Loneliness is deadlier than obesity and should be considered a public health risk, experts have warned.
Those with bad social connections have a 50 percent increased risk of early death compared to those with good social connections, a review of studies on loneliness suggests.
Researchers in the US looked at 218 studies into the health effects of loneliness and social isolation.
They discovered that social isolation raised a person’s risk of death by half compared to obesity, which raised the risk of death by just 30 percent.
Dr. Julianne Holt-Lunstad, lead author and professor of psychology at Brigham Young University, said: “Being connected to others socially is widely considered a fundamental human need, crucial to both well-being and survival.
“Extreme examples show infants in custodial care who lack human contact fail to thrive and often die, and indeed, social isolation or solitary confinement has been used as a form of punishment.
“Yet an increasing portion of the US population now experiences isolation regularly.”
Feeling lonely is thought to make people feel worse mentally and physically — and those who are lonely tend to suffer worse symptoms when they are unwell than those who aren’t.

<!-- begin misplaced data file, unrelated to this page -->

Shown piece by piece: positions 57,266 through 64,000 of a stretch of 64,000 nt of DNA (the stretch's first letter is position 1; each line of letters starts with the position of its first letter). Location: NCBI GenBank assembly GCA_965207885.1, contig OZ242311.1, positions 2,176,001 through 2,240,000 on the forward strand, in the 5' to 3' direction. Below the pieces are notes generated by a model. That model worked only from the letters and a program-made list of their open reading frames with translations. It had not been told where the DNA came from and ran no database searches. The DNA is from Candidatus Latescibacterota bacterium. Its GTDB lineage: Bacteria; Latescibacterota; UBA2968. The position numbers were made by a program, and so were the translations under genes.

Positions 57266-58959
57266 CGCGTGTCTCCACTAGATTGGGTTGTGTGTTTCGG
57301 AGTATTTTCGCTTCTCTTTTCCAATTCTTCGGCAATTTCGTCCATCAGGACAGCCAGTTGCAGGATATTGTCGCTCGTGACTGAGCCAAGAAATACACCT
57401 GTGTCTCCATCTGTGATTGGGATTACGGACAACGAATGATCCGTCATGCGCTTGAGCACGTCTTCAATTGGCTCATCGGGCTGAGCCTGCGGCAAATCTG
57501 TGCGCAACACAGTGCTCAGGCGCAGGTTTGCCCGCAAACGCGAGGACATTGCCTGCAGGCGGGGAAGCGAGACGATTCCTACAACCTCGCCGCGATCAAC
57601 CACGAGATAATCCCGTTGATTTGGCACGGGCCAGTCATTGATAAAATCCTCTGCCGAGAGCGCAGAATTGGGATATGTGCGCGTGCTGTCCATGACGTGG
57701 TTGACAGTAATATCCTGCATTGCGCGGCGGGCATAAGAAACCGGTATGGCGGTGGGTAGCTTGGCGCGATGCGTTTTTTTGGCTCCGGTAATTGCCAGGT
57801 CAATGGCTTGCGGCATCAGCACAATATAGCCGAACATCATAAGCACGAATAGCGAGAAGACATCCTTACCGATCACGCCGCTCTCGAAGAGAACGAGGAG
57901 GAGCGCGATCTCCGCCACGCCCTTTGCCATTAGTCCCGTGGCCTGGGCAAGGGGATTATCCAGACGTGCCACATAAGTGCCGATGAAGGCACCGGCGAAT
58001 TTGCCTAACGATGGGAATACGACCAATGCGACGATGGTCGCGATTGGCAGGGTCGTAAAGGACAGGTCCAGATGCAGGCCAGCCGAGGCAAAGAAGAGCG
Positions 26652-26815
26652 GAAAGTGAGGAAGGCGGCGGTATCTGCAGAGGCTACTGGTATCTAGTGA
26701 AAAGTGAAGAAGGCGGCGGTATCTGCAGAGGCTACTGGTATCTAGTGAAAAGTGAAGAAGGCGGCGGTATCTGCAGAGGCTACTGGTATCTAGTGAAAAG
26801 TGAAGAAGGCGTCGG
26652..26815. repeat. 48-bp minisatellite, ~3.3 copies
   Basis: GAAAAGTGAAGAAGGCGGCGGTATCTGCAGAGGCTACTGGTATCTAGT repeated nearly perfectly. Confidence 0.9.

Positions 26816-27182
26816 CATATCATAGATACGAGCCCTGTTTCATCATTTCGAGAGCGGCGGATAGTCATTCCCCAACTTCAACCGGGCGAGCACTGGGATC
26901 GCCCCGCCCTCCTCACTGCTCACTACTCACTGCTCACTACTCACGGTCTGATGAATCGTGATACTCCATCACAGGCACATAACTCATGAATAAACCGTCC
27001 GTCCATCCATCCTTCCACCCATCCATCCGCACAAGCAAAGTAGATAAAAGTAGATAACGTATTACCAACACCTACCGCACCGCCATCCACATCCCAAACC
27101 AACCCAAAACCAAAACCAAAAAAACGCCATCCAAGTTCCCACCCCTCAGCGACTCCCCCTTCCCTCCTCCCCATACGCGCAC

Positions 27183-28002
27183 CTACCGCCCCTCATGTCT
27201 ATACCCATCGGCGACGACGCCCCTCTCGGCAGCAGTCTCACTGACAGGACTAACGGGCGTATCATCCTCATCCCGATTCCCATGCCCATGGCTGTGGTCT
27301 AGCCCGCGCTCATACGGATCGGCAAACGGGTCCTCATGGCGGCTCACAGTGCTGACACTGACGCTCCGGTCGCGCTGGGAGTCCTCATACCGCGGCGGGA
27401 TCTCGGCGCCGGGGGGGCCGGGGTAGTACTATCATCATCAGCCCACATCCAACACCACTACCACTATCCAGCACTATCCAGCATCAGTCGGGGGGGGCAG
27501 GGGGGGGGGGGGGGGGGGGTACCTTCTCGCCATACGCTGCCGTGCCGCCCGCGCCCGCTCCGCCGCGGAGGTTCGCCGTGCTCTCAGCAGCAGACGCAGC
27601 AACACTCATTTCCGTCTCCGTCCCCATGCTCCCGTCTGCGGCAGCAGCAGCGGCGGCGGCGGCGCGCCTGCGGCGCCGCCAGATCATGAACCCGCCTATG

A recent survey by Granset, the over-50s social networking site, found that almost three-quarters of older people in the UK are lonely and most have never spoken to someone about how they feel.
It also discovered that about 70 percent said their close friends and family would be surprised if they said they were lonely.
Recent Office of National Statistic stats show Britain is the loneliest country in Europe.
And, according to the Campaign to End Loneliness, the UK’s loneliness epidemic costs business $26 million per year for the costs associated with health outcomes and sick days.
Holt-Lunstad added: “There is robust evidence that social isolation and loneliness significantly increase risk for premature mortality, and the magnitude of the risk exceeds that of many leading health indicators.
“With an increasing aging population, the effect on public health is only anticipated to increase.
“Indeed, many nations around the world now suggest we are facing a ‘loneliness epidemic.’
“The challenge we face now is what can be done about it.”
She suggested greater priority be placed on research and resources to tackle loneliness such as social skills for children in schools.
Previous research has suggested that solitary adults reported much more severe symptoms when they were unwell.
A study by Rice University in Texas found that, while they were no more likely to catch a cold, lonely adults felt far worse when they did.
Experts said GPs should factor in a patient’s social circumstances when treating them.